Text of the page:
Last year wasn't great for the Monarch butterflies, but this year...
Guests report that hiking in our back fields is like walking through a flying garden just now, with monarchs everywhere. We manage that field, through an agreement with the MNR, for wildlife, and we make sure we don't mow it during the butterfly season. (One year, when we hosted a Star Party here for Muskoka Heritage Place, we had to mow pathways for the guests... I kept climbing off the bushhog and checking the milkweed along the trails, carefully and labouriously removing the caterpillars to safer milkweeds. It took a terribly long time, and I didn't get much else done, but I think the effort was worth it. So did the butterflies!)
Lesley described the back fields as "magical." And so they are. The butterfly farm at the entranceway to the Lodge has done well this year. The milkweed have been nibbled down to naked stalks, and almost all the caterpillars are now either out of their chrysalis', or about to be. There's just one latecomer who only yesterday spun into the jade green chrysalis to begin the journey into butterfly. This is why we leave milkweed in the gardens, rather than root them out. Milkweed = Monarchs. Monarchs, in our book, trump imported garden annuals...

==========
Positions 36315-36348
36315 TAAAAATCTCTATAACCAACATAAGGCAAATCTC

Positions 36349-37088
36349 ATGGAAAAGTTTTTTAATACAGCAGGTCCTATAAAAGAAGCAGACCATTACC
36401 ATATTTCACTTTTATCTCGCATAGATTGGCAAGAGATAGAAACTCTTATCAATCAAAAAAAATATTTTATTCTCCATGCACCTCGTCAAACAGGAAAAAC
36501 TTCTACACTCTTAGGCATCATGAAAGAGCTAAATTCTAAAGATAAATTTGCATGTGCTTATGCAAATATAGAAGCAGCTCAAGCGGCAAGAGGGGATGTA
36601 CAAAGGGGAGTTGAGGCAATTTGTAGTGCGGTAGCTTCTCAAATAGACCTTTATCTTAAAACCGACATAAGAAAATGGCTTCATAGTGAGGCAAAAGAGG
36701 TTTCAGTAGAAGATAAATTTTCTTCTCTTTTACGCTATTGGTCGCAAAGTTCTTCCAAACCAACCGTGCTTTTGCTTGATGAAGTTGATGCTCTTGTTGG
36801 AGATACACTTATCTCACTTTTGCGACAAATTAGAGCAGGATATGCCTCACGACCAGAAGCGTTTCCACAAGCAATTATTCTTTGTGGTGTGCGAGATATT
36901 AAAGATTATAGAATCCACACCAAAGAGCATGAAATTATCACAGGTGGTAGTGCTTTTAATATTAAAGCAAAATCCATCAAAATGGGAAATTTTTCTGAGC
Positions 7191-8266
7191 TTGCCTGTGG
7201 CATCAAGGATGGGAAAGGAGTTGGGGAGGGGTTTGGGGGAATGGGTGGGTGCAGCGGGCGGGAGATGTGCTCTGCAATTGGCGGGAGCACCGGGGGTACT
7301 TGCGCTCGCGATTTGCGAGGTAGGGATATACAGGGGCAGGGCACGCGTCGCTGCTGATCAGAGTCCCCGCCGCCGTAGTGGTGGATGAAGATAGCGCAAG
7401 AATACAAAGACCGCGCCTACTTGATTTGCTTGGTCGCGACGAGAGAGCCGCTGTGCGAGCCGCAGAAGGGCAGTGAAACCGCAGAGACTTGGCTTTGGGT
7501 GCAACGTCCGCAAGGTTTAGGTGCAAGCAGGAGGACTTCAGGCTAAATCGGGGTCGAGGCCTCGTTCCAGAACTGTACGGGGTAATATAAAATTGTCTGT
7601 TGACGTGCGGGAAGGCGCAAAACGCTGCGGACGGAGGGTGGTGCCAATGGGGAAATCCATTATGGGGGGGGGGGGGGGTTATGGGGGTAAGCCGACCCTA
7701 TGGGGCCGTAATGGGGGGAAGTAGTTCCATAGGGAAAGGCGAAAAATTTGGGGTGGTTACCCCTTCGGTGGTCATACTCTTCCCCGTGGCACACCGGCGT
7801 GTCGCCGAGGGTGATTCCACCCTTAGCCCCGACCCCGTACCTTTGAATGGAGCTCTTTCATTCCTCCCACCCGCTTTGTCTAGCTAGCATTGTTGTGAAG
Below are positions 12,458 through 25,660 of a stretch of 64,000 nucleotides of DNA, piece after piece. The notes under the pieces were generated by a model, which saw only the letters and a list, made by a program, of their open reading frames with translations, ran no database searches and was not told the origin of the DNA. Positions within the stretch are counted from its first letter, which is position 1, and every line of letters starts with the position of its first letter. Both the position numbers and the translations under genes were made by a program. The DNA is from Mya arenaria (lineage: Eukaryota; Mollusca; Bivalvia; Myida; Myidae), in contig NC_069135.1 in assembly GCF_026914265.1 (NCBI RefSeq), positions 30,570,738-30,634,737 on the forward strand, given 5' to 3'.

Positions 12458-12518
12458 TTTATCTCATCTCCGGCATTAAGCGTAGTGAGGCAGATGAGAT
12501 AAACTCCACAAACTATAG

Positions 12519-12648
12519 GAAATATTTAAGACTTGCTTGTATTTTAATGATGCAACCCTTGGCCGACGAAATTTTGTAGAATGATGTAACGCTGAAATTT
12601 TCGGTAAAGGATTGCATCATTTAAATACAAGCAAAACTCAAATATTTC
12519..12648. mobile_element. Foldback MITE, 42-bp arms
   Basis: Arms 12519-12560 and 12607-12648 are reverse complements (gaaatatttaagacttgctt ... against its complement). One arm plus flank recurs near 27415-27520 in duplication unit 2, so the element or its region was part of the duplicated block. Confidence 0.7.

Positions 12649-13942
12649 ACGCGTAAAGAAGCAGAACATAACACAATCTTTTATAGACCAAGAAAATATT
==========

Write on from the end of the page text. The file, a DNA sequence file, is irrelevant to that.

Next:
Our guests have been watching carefully as the process unfolds, checking in frequently to catalog progress. Leslie boosted Nora up for a close look at the next butterfly waiting to emerge.
As the time grows close for the butterfly to emerge, the chrysalis changes colour from jade green to black -- that's because the shell is actually transparent, and the colour is coming from the creature within. A close look shows the pattern of the monarch's wings beginning to be visible inside.
Then, in what seems to be just the blink of an eye, the chrysalis splits open, and the butterfly comes out. Slowly the wings unfold, and strengthen, and at last this breathtakingly lovely butterfly takes to the air to begin the cycle anew. How anything this fragile can fly to Mexico still astounds me.
Nobody really knows how this process occurs, how we get from fat green caterpillar to elegant monarch... but if anybody is looking for proof of miracles, they'd do well to look right here.